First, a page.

Nevertheless, there are some conditions that tend to occur more frequently in Dachshunds that in other breeds.
I've heard Dachshunds get Cushing's disease. What is that?
In Cushing's Disease, too much of the cortisol hormone is produced, either by the adrenal gland or a primary tumor, or a malfunction of the pituitary gland, which is the master gland that tells the adrenal gland how much cortisol to produce.
What do I do if my Dachshund has Cushing's disease?
Specific laboratory tests can be used to diagnose Cushing's disease and treatment depends on the results.
There are several different drugs that can be used to decrease the level of cortisol.
Occasionally, surgery may be needed to remove the adrenal gland if it is cancerous.
Cushing's disease is not limited to Dachshunds and can be found in other breeds, too.
I've also heard about Doxeys and Addison's disease. What is that?
Cushing's takes some time to present itself, but Addison's disease is a sudden episode of collapse due to too low of glucose (blood sugar) and an imbalance of the electrolytes.
What can be done about Addison's?
Addison's is the most difficult of the dachshund diseases to diagnose because the sudden collapse resembles many disorders.
Specialized blood tests are needed to identify both Cushing's and Addison's Disease.
Prednisone and electrolyte supplements will be needed for life long treatment of Addison's disease.
What about Progressive Retinal Atrophy? I've also hear it called PRA.
Several eye diseases can affect Dachshunds, such as cataracts and progressive retinal atrophy.
PRA is a gradual deterioration of the retina, the back wall of the eye.
The degeneration results with gradual vision loss and blindness.
PRA is a genetic trait and because it often does not show up until the dog is older, the dog may have already been bred and passed the condition to the puppies.
Can PRA be treated? What other other eye problems should I worry about?
Regretfully, there is no cure or treatment for PRA.
Other eye diseases that can affect Doxies are cataracts, glaucoma, optic nerve hypoplasia, distichiasis (abnormal eyelashes) as well as other conditions.
Regular eye exams can help early identification of these eye-disorders, and help avoid worry about these dachshund diseases.
What is Intervertebral Disc Disease?
By far the most common disease of Dachshunds is related to the discs between the vertebrae (the bones of the spine).
The disc provides a cushion between the bones of the back (spine) and is normally gelatinous. In Dachshunds, this material some times calcifies, or hardens, and sometimes ruptures.
The disc protrusion causes pain and swelling around the nerves coming out of the spinal cord and sometimes compresses the cord itself.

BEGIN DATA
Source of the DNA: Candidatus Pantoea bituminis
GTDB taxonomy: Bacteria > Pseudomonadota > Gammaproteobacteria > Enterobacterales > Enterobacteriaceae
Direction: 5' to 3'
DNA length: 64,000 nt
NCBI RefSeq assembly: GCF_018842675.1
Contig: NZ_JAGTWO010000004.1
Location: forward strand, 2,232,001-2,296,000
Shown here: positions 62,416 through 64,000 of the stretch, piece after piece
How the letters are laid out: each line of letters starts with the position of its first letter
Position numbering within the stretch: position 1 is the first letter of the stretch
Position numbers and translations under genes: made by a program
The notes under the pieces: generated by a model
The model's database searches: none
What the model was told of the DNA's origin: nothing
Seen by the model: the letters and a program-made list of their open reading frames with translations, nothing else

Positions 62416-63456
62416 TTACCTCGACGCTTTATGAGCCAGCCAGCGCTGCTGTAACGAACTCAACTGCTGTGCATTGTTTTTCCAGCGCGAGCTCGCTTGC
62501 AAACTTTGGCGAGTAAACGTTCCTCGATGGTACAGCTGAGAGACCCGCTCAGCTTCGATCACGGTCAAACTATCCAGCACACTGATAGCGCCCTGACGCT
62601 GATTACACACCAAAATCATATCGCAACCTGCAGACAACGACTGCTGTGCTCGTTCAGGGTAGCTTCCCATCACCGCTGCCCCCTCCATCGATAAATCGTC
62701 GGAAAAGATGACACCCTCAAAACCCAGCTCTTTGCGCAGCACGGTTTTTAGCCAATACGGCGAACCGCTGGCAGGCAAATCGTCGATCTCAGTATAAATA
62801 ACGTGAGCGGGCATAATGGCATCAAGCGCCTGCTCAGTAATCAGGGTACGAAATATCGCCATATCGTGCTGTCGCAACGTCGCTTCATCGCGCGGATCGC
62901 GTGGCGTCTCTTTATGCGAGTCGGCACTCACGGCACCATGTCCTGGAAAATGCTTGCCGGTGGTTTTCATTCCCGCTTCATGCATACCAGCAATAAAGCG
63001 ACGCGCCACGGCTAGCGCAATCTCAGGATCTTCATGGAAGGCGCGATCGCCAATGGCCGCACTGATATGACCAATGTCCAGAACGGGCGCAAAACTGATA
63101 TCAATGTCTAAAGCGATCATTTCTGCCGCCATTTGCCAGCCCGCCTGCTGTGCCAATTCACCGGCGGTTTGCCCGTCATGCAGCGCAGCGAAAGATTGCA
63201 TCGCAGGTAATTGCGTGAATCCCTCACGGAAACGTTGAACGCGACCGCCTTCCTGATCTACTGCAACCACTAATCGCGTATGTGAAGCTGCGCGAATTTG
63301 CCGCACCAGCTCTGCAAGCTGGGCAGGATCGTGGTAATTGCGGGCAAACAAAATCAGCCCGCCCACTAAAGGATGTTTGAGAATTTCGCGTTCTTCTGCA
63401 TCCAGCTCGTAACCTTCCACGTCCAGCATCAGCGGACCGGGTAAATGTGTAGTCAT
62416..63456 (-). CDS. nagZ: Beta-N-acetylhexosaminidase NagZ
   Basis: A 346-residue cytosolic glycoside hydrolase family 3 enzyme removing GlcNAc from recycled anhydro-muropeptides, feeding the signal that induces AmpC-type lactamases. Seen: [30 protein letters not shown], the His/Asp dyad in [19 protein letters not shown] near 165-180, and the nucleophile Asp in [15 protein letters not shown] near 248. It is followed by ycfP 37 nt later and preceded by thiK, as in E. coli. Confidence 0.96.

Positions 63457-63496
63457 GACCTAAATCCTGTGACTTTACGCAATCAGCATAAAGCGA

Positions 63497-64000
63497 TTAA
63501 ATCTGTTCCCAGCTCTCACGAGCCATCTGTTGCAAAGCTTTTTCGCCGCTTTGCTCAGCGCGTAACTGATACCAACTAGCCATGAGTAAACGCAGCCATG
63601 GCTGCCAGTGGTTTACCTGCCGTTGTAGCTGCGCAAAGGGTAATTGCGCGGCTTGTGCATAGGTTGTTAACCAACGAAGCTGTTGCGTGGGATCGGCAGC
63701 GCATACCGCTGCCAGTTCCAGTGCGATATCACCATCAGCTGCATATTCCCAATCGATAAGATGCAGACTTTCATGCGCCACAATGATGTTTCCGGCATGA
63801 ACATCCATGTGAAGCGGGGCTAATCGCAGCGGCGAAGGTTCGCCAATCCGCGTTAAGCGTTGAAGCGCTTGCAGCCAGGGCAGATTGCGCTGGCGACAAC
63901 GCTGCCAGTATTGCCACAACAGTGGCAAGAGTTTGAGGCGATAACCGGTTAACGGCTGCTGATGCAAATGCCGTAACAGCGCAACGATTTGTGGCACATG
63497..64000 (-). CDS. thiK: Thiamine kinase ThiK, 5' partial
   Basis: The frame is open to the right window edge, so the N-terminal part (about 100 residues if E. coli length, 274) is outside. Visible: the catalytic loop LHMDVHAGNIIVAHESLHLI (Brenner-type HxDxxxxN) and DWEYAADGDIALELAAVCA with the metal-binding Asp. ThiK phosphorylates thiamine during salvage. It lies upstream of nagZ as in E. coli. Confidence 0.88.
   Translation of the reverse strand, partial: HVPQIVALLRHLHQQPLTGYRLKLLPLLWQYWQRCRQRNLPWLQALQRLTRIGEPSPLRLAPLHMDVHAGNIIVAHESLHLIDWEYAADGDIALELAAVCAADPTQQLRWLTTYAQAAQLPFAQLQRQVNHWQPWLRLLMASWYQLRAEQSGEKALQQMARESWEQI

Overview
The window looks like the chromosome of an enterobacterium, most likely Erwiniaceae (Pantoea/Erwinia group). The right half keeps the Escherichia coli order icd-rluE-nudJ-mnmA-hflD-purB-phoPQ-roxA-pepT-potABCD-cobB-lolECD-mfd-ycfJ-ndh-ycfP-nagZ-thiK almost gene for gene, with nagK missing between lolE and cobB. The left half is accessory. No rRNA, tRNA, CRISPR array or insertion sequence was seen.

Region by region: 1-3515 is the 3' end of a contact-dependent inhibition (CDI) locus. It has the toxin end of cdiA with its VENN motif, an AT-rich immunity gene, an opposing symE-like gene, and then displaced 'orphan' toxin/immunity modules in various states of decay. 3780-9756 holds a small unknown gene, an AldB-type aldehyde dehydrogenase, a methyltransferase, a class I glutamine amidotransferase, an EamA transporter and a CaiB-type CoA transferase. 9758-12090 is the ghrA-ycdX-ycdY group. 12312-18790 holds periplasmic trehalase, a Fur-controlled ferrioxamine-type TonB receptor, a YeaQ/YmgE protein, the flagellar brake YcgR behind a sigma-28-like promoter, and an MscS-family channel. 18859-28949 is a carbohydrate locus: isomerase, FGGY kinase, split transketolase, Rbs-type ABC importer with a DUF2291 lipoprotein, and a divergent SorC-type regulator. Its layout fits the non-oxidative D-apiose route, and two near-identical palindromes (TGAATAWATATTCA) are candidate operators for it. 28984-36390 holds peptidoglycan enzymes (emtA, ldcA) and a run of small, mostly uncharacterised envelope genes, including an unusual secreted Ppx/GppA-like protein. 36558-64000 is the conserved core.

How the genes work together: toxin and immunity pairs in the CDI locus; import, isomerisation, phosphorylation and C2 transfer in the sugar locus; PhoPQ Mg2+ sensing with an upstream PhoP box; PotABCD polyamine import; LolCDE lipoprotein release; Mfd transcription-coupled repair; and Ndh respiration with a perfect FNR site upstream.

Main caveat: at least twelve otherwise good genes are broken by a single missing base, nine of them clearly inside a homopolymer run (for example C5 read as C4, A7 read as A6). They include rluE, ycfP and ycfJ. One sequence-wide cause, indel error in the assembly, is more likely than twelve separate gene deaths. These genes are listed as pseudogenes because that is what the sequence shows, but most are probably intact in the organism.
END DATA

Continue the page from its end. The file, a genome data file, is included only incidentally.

A herniated disc starts with back pain or a reluctance to jump, and can progress to partial or even total paralysis of the back legs.
Can spinal disc disease be treated? And if so, how?
The majority of Doxies with disc disease can be managed medically with anti-inflammatory medications and pain medication.
Some owners have tried holistic medicine, such as acupuncture or chiropractic manipulation to help with the pain.
Immediate surgery to relieve the pressure on the spinal cord may help restore full function in the legs when there is a complete rupture resulting in total paralysis.
The sooner the surgery is performed, the better the chances of full recovery.
Experimental treatment is being tested that uses laser heat to fuse the disc material in the spine to prevent the rupture.
Sounds expensive. Should I consider pet insurance?
Because this is such a common problem in Dachshunds, I do recommend purchasing health insurance for your pet.
Unfortunately, some owners cannot afford the surgery and pets suffering with total paralysis or extreme pain are euthanized.
A few of my patients, which were partially paralyzed, did recover some function of their legs over time. It is impossible to predict which dogs will recover without the surgery.
Are Dachshunds extra sensitive to vaccines?
Allergic reactions to vaccinations does seem to occur in the Dachshund more often than any other breed.
Usually, the reaction is minor, resulting in swelling of the face and muzzle and sometimes hives.
Vaccine reactions do occur with any dog, so it is wise to observe your pet for a few hours after receiving.
Improvements in vaccine technology have decreased the side effects and the benefits of preventing disease outweighs the risks.
With good health care, Dachshunds can lead a long and healthy life. Good dental care, proper diets, preventive health checks, vaccinations, and heartworm/parasite prevention can help your Dachshund live longer. You can find more information concerning your dogs health at LuvUrDog.com as well Dachshund breed gifts.
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